(Away From) Home With: Benji. | At Home With ... | Pittsburgh | Pittsburgh City Paper

(Away From) Home With: Benji.

What's life during quarantine like when you're more than 650 miles from home?

click to enlarge (Away From) Home With: Benji.
Photo: Shamaal Bloodman

Everybody is dealing with the COVID-19 quarantines and restrictions in different ways. While there's no single right way to cope — social distancing and staying TF home aside — connecting with friends, family, and neighbors is a good place to start. You can contact your loved ones on your own, but you might also be curious how your favorite strangers in Pittsburgh are coping, so Pittsburgh City Paper is reaching out once a day to artists, activists, workers, and makers to see how they're doing.

Today's profile is a little different. Acclaimed hip-hop artist Benji. has been, like the rest of us, quarantined for weeks. Only in his case, he's more than 650 miles from home, staying in a studio in Atlanta, Ga. CP spoke to Benji. about the surreal challenges of life in quarantine away from home. (If you know any other Pittsburgh artists who are quarantining outside of Pittsburgh and unable to come home, please email alexgordon@pghcitypaper.com)

How long have you been in Atlanta? What brought you there?
I've been in Atlanta since March 13th, so pretty much a full month. I flew out here to help with a collaborative album for a collective called Spillage Village.

When it became clear you couldn’t come back to Pittsburgh for the time being, what ran through your mind?
Honestly, at that point, I was a little worried just because of the rest of my family being there, and not being able to go back to familiarity for a while caused some anxiety, but I was pretty settled in the house with everybody out here. We have everything we need, we've been very productive with our time as well, so for me, I still looked at it as a unique opportunity I'd never get in this form or fashion probably ever again with these circumstances, so I still need to take advantage of it.

What’s a food/dish/restaurant in Atlanta that’s brought you comfort while you’re there?
American Deli for sure. There was also a Jamaican spot we ordered from that I can't remember the name of, but it changed my life. We have the fortunate privilege of having very talented hands in the kitchen with us during quarantine so it's very comfortable over here.

What’s your day-to-day routine like now?
It's pretty free and open honestly. It's not much different from when I was back home just because I've always been a homebody kind of guy and just went with the flow of the day. But since being out here every day, I've just been building better habits with my time. We spend time with ourselves early in the day, meditating, reflecting, etc., then we all come together at some point in the afternoon and fellowship, eat, play Monopoly and other games, then it's usually work-mode after that.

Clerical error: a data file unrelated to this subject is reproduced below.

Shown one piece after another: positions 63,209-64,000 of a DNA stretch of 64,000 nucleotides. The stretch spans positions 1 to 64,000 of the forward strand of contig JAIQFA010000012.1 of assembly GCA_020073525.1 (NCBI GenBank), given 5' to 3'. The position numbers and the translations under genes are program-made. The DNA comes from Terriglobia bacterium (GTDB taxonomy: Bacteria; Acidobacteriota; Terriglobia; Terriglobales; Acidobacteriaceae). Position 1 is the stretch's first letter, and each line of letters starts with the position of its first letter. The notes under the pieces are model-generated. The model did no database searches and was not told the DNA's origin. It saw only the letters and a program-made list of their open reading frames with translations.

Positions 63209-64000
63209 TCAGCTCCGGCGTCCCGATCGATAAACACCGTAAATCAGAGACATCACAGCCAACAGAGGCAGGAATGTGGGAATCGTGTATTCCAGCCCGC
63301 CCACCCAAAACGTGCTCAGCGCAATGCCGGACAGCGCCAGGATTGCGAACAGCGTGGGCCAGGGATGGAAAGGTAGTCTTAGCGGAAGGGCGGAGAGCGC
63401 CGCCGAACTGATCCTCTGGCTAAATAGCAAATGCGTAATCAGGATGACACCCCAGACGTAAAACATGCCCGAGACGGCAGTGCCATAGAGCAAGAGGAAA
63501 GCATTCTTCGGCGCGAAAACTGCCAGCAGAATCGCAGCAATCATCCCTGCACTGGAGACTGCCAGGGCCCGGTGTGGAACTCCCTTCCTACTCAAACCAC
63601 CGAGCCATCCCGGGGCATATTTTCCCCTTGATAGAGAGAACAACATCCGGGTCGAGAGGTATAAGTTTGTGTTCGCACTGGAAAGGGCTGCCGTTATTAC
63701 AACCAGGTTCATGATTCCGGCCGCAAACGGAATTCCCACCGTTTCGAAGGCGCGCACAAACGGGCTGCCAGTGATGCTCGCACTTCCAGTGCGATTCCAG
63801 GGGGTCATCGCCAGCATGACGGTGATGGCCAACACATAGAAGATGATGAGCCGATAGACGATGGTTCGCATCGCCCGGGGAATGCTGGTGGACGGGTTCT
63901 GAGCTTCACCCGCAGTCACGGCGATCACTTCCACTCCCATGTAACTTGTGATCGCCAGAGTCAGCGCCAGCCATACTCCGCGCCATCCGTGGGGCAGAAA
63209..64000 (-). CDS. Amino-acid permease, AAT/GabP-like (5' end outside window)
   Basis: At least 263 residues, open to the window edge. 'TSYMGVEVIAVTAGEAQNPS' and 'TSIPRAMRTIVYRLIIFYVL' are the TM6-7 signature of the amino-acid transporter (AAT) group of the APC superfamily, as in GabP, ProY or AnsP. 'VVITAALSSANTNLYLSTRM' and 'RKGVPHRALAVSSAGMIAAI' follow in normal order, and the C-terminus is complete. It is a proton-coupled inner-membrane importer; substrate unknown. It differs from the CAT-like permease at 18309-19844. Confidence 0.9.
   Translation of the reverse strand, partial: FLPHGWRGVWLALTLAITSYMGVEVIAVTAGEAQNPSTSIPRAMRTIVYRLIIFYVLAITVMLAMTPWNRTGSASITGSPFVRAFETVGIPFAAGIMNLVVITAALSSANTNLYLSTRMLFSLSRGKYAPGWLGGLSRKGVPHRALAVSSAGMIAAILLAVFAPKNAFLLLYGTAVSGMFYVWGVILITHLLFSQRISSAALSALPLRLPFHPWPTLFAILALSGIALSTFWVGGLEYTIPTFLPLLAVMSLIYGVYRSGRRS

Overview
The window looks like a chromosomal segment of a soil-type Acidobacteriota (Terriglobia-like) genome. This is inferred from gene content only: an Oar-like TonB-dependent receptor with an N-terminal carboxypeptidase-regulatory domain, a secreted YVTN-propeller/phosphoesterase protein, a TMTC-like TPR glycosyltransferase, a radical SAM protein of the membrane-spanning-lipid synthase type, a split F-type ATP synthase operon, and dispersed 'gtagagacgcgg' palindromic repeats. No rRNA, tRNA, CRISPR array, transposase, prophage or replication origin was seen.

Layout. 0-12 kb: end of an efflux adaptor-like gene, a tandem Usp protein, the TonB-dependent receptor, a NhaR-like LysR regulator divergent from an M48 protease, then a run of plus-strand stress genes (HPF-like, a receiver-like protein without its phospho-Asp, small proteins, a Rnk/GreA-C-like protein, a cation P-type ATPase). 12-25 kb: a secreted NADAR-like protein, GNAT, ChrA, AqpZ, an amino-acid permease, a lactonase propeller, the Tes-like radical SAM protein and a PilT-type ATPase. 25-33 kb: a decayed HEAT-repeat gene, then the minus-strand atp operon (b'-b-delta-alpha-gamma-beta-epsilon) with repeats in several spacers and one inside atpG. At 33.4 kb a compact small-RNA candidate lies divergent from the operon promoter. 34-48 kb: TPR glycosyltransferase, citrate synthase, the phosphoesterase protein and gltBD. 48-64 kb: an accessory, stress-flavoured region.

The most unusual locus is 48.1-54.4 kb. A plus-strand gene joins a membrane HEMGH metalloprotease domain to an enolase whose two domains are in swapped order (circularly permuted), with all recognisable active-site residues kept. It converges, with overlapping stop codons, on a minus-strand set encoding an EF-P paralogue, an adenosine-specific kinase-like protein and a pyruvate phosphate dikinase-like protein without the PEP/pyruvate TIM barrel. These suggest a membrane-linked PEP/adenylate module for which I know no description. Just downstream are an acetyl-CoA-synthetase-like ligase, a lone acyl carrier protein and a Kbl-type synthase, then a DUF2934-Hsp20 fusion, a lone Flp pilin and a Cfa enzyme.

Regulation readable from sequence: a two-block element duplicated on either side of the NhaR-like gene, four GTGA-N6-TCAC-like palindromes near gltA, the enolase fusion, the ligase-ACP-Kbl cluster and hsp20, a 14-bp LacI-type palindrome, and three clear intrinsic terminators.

What piece of art/film/comic/book/TV/music is bringing you comfort/inspiration at this time?
I've been listening to Thundercat's new album It Is What It Is like crazy. We've been hooked on Ozark, the movie The Gentleman is great too.

What’s an object that you have with you that has particular significance to you these days?
I have a bracelet that was gifted to me from a fan after we performed in San Louis Obispo, Calif., on the Earthgang tour. It was for good luck. I've worn it on my left wrist every day since then. I don't usually put energy into things like that but this one was different. Found her on Instagram too after she commented on one of my posts, so I had to thank her again for it because life has definitely been something since then.

Judging from your tweets, you’re still creating. What’s that process like away from your home base?
Way better. We have three studios in the Airbnb that we've been staying in so work is constantly being done. New ideas are always flowing, everyone is always working, from writing, producing, recording, helping each other out with individual work, as well as coming together for the collaborative album. It's an environment that stretched my potential out even further just being around such amazing artists and seeing their creative process for the first time and being able to contribute to that naturally. Nothing is ever forced. We've made some crazy songs from scratch with 10 to 15 people in the studio, no egos, just making great music and bouncing ideas back and forth. Some sessions are more isolated (especially with quarantine). I'm able to engineer my own sessions so my workflow doesn't really change other than the fact I have way better equipment at my disposal than what I have at home. A lot of beautiful music will come from this house when it's all said and done.

What are you most excited to do when you get home?
Play with my dog Izzy, be around my friends and family again provided that it's safe to do so. Swan dive into some wings from Streets On Carson or mac & cheese from Soul & Sea. Overall though I'm definitely still just gonna be in the house creating and staying ready because by the time I'm able to go home, some pretty big things will be underway and I'm very excited about that.

What’s an organization or charity that you’d recommend supporting at this time?
I haven't found one specifically yet but if there's an organization or charity that directly helps and benefits essential workers then that's what I'd recommend. They're the real MVPs during all of this.

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